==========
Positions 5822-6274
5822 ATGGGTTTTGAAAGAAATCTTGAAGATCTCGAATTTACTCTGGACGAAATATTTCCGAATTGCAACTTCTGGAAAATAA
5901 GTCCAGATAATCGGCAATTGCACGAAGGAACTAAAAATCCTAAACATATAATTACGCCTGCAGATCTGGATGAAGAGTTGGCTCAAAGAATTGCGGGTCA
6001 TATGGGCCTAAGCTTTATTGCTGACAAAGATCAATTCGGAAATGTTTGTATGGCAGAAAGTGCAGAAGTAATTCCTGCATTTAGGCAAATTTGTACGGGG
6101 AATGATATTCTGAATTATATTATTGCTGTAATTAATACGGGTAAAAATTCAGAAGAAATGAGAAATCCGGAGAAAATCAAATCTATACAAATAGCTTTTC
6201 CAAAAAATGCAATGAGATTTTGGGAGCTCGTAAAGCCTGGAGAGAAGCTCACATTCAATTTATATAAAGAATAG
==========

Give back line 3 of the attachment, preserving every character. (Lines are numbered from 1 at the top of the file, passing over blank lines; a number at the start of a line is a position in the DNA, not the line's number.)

5901 GTCCAGATAATCGGCAATTGCACGAAGGAACTAAAAATCCTAAACATATAATTACGCCTGCAGATCTGGATGAAGAGTTGGCTCAAAGAATTGCGGGTCA